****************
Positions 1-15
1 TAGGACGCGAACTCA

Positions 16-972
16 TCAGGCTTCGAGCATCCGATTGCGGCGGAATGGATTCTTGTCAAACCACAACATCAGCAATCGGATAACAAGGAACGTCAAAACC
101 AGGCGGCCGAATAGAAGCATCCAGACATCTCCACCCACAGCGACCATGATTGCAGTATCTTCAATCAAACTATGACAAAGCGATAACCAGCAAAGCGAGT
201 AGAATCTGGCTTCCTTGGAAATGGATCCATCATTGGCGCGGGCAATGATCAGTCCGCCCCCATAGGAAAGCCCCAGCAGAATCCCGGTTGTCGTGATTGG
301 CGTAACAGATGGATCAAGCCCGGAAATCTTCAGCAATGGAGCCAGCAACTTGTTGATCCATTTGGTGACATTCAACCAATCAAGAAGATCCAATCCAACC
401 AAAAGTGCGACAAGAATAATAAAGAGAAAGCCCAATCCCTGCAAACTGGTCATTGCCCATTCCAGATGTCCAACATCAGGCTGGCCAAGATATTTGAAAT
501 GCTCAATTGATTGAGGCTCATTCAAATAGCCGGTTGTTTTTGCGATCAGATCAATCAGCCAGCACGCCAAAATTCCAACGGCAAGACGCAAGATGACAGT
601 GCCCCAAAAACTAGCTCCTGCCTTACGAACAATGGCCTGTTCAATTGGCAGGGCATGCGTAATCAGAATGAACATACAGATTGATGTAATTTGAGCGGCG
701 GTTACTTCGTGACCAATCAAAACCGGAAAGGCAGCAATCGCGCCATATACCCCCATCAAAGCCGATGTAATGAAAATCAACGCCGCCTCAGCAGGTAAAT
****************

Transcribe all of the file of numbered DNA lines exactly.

Positions 1-15
1 TAGGACGCGAACTCA

Positions 16-972
16 TCAGGCTTCGAGCATCCGATTGCGGCGGAATGGATTCTTGTCAAACCACAACATCAGCAATCGGATAACAAGGAACGTCAAAACC
101 AGGCGGCCGAATAGAAGCATCCAGACATCTCCACCCACAGCGACCATGATTGCAGTATCTTCAATCAAACTATGACAAAGCGATAACCAGCAAAGCGAGT
201 AGAATCTGGCTTCCTTGGAAATGGATCCATCATTGGCGCGGGCAATGATCAGTCCGCCCCCATAGGAAAGCCCCAGCAGAATCCCGGTTGTCGTGATTGG
301 CGTAACAGATGGATCAAGCCCGGAAATCTTCAGCAATGGAGCCAGCAACTTGTTGATCCATTTGGTGACATTCAACCAATCAAGAAGATCCAATCCAACC
401 AAAAGTGCGACAAGAATAATAAAGAGAAAGCCCAATCCCTGCAAACTGGTCATTGCCCATTCCAGATGTCCAACATCAGGCTGGCCAAGATATTTGAAAT
501 GCTCAATTGATTGAGGCTCATTCAAATAGCCGGTTGTTTTTGCGATCAGATCAATCAGCCAGCACGCCAAAATTCCAACGGCAAGACGCAAGATGACAGT
601 GCCCCAAAAACTAGCTCCTGCCTTACGAACAATGGCCTGTTCAATTGGCAGGGCATGCGTAATCAGAATGAACATACAGATTGATGTAATTTGAGCGGCG
701 GTTACTTCGTGACCAATCAAAACCGGAAAGGCAGCAATCGCGCCATATACCCCCATCAAAGCCGATGTAATGAAAATCAACGCCGCCTCAGCAGGTAAAT